"The question now is, how high can we push s-wave superconductivity?" he added.

The National Science Foundation funded this work.


Contact: Thomas Lemberger, (614) 292-7799; Lemberger.1@osu.edu

Written by Pam Frost Gorder, (614) 292-9475; Gorder.1@osu.edu

Thomas Lemberger | EurekAlert!
Further information:
http://prl.aps.org/
http://www.nsf.gov/

More articles from Physics and Astronomy:

nachricht What happens when we heat the atomic lattice of a magnet all of a sudden?
18.07.2018 | Forschungsverbund Berlin

nachricht Subaru Telescope helps pinpoint origin of ultra-high energy neutrino
16.07.2018 | National Institutes of Natural Sciences

All articles from Physics and Astronomy >>>

The most recent press releases about innovation >>>

Die letzten 5 Focus-News des innovations-reports im Überblick:

Im Focus: First evidence on the source of extragalactic particles

For the first time ever, scientists have determined the cosmic origin of highest-energy neutrinos. A research group led by IceCube scientist Elisa Resconi, spokesperson of the Collaborative Research Center SFB1258 at the Technical University of Munich (TUM), provides an important piece of evidence that the particles detected by the IceCube neutrino telescope at the South Pole originate from a galaxy four billion light-years away from Earth.

To rule out other origins with certainty, the team led by neutrino physicist Elisa Resconi from the Technical University of Munich and multi-wavelength...

Im Focus: Magnetic vortices: Two independent magnetic skyrmion phases discovered in a single material

For the first time a team of researchers have discovered two different phases of magnetic skyrmions in a single material. Physicists of the Technical Universities of Munich and Dresden and the University of Cologne can now better study and understand the properties of these magnetic structures, which are important for both basic research and applications.

Whirlpools are an everyday experience in a bath tub: When the water is drained a circular vortex is formed. Typically, such whirls are rather stable. Similar...

Im Focus: Breaking the bond: To take part or not?

Physicists working with Roland Wester at the University of Innsbruck have investigated if and how chemical reactions can be influenced by targeted vibrational excitation of the reactants. They were able to demonstrate that excitation with a laser beam does not affect the efficiency of a chemical exchange reaction and that the excited molecular group acts only as a spectator in the reaction.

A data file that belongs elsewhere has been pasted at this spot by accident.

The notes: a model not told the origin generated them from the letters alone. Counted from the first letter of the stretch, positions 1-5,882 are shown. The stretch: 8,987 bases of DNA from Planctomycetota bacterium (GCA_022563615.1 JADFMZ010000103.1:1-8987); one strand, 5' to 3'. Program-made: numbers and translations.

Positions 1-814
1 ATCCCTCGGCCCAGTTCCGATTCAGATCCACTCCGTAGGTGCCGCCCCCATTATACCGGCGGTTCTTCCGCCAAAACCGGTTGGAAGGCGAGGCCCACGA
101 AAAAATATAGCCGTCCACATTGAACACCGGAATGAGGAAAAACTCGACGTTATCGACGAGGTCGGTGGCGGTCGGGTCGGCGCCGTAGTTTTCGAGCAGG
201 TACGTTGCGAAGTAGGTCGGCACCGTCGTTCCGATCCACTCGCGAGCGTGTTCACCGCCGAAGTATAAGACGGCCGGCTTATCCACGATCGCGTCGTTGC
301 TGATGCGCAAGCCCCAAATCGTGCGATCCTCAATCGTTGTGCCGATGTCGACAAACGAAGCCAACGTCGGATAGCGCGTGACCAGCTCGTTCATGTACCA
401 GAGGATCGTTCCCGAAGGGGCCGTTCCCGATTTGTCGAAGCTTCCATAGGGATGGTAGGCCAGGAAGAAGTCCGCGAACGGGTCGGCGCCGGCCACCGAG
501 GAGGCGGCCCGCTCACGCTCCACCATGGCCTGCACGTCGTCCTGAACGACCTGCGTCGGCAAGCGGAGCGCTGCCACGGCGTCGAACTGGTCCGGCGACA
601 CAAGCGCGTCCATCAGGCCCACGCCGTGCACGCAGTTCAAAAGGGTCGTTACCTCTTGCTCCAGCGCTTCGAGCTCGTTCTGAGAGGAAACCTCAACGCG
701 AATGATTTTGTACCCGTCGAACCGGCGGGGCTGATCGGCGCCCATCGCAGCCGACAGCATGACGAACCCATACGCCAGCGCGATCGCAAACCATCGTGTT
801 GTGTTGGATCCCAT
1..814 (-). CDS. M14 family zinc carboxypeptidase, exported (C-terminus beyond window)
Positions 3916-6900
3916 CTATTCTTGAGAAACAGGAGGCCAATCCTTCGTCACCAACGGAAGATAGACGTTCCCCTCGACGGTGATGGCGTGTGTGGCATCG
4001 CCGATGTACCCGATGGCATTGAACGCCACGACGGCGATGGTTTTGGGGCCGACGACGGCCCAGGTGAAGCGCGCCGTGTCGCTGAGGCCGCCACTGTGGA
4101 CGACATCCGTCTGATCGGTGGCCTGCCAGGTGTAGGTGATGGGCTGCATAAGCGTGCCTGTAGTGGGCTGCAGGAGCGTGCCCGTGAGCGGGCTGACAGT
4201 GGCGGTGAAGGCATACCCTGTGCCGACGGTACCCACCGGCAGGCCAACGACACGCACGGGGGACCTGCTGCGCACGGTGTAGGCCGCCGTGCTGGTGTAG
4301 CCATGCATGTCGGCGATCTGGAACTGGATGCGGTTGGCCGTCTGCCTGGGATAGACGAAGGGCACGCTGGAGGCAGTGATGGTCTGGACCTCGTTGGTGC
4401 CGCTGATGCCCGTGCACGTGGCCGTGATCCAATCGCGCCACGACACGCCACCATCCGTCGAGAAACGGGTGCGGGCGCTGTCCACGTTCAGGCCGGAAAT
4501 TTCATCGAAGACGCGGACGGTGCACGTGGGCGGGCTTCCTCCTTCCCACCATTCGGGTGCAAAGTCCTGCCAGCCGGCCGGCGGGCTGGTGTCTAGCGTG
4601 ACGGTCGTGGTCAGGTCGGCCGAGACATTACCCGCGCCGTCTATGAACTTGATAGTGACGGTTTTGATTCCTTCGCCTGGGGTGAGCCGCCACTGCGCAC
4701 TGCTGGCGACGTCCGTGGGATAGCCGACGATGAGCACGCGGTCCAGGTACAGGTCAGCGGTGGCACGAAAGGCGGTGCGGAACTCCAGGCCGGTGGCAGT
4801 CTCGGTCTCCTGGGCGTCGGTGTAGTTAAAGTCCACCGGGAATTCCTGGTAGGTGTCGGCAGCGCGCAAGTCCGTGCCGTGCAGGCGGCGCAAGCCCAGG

A frequently used reaction in organic chemistry is nucleophilic substitution. It plays, for example, an important role in in the synthesis of new chemical...

Im Focus: New 2D Spectroscopy Methods

Optical spectroscopy allows investigating the energy structure and dynamic properties of complex quantum systems. Researchers from the University of Würzburg present two new approaches of coherent two-dimensional spectroscopy.

"Put an excitation into the system and observe how it evolves." According to physicist Professor Tobias Brixner, this is the credo of optical spectroscopy....

Im Focus: Chemical reactions in the light of ultrashort X-ray pulses from free-electron lasers

Ultra-short, high-intensity X-ray flashes open the door to the foundations of chemical reactions. Free-electron lasers generate these kinds of pulses, but there is a catch: the pulses vary in duration and energy. An international research team has now presented a solution: Using a ring of 16 detectors and a circularly polarized laser beam, they can determine both factors with attosecond accuracy.

Free-electron lasers (FELs) generate extremely short and intense X-ray flashes. Researchers can use these flashes to resolve structures with diameters on the...

All Focus news of the innovation-report >>>

Anzeige

Anzeige

VideoLinks
Industry & Economy
Event News

Leading experts in Diabetes, Metabolism and Biomedical Engineering discuss Precision Medicine

13.07.2018 | Event News

Conference on Laser Polishing – LaP: Fine Tuning for Surfaces

12.07.2018 | Event News

11th European Wood-based Panel Symposium 2018: Meeting point for the wood-based materials industry

03.07.2018 | Event News

 
Latest News

Global study of world's beaches shows threat to protected areas

19.07.2018 | Earth Sciences

New creepy, crawly search and rescue robot developed at Ben-Gurion U

19.07.2018 | Power and Electrical Engineering

Metal too 'gummy' to cut? Draw on it with a Sharpie or glue stick, science says

19.07.2018 | Materials Sciences

VideoLinks
Science & Research
Overview of more VideoLinks >>>